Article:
I was born and raised in a rural area of Ethiopia. I soon became aware of our community's enormous health problems growing up. By the time I was in High School, I was already dreaming of becoming a nurse to help the people in my community who were suffering. I am very thankful that my dream of becoming a nurse has become a reality. I could not enjoy my work more as a nurse. I am incredibly pleased with my professional progress over the last few years since winning the immigration lottery and relocating to the United States in 2004.
I am a compassionate man who derives great joy and satisfaction in caring for the sick, especially those acutely or critically ill. From my professional positions as a nurse, I have learned to be compassionate but focused, patient, an attentive listener, an excellent team player, humble, and highly responsible, always going that extra mile to provide emotional support to patients and their families. I have also been impressed with the need for independent decision-making, especially in critical situations and when working under great stress.
Very early on in my career, working as a health officer in Ethiopia—synonymous with physician assistant here in the US—in the operating room, helping people relieve their pain, I focused on anesthesia as the area of expertise that I would find most personally fulfilling as a long-term specialty. Since my arrival here in the US, while I have worked in various positions and units, it has been my work in Intensive Care that I have found most enjoyable and fulfilling. This has dramatically inspired me to pursue an advanced pain management/anesthesia degree. I am attracted to the challenge and want to give my all to this field of science and practice—lifelong education.
While I am interested in supporting myself and my family, pursuing an advanced degree in this area is not about making money. Instead, I see this area as the most useful or compatible with my long-term aspirations to contribute to our world community. It is my dream not to live my life tied to a constant paycheck but to use my skills for the greater good of humanity.
I feel strongly that my background, growing up poor in one of the world's most impoverished areas, will make me an excellent candidate for participation in international relief efforts. I was most transfixed by what happened this year in Haiti. I felt like I bled inside, and I felt impotent. I ask for admission to your program based not only on my dedication to my work and the experience I have gained in the field but also on my dream of giving my all to those in greatest need - on an international level. Naturally, it is also my hope to return to my people in Ethiopia, especially in my later years, when I will be able to do so financially and have the most to give in terms of life experience and level of education. I have also already learned by serving here in Washington, DC, that the poor, and the profound and unique ways that they suffer due to their poverty, are not something unique to the Developing World. This very much characterizes America as well, especially urban America, and I see DC as a particularly graphic example of the challenges that confront us as a nation. Thus, as a man from Africa and a nursing professional who gives my all to my field, I am in an excellent position to contribute to the beautiful diversity that characterizes our nation, especially the nursing field.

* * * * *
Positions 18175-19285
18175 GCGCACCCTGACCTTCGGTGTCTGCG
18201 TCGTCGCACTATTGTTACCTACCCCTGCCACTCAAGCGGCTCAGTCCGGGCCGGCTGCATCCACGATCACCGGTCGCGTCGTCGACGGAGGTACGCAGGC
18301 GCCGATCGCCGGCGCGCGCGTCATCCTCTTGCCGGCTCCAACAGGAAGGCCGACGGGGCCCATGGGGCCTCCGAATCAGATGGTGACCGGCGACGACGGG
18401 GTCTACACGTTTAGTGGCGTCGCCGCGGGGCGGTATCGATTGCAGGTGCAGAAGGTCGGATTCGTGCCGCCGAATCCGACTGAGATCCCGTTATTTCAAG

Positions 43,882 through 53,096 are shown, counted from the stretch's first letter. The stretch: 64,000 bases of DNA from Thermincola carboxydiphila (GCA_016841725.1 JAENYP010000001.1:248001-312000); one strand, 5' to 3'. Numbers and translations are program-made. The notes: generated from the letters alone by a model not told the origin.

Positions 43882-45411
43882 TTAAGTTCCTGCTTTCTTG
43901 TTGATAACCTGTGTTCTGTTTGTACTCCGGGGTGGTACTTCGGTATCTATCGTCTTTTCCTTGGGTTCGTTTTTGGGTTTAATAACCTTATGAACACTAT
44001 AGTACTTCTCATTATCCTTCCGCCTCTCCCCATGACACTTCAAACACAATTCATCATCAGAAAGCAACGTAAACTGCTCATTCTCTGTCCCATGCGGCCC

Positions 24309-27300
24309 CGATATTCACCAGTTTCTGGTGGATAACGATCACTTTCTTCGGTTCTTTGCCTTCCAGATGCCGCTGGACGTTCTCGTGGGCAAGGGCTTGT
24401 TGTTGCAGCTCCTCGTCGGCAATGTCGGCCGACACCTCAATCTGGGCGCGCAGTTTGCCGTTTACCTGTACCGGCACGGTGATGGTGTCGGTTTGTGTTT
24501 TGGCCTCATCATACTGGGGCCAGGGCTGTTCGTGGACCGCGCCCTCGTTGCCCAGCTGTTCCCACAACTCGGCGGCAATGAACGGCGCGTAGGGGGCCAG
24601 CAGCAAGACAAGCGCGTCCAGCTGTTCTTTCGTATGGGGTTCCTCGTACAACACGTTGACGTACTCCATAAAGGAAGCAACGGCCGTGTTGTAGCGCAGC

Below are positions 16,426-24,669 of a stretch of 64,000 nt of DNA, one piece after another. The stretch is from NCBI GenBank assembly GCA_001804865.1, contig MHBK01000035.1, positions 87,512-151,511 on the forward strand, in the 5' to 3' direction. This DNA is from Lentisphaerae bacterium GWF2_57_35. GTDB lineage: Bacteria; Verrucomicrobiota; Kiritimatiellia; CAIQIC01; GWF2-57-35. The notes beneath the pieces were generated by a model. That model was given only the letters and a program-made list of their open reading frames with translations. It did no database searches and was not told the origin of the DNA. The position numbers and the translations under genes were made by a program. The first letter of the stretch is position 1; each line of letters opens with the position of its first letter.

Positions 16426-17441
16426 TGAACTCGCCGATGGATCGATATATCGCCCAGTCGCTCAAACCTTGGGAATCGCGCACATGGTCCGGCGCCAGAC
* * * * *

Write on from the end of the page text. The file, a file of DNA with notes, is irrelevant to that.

After a lengthy review of nursing programs throughout the United States, I believe my talents, background, credentials, experience, and ideas make me a perfect fit for your DNP Program in Nurse Anesthesia. I am enormously attracted to how you provide “both didactic and clinical education,” as this kind of hands-on education is most important. I appreciate your emphasis on the importance of diversity and how you develop a focus on anesthesia education throughout “the city, region, and nation.” through anesthesia education and your explicit focus on the preparation of students from “various demographic and cultural backgrounds.”
I keenly look forward to developing a “complete understanding of the science of anesthesia” combined with the “art” and “humanistic touch of caring” that you emphasize as central to your mission. Thank you from the depths of my heart for considering my application to your program.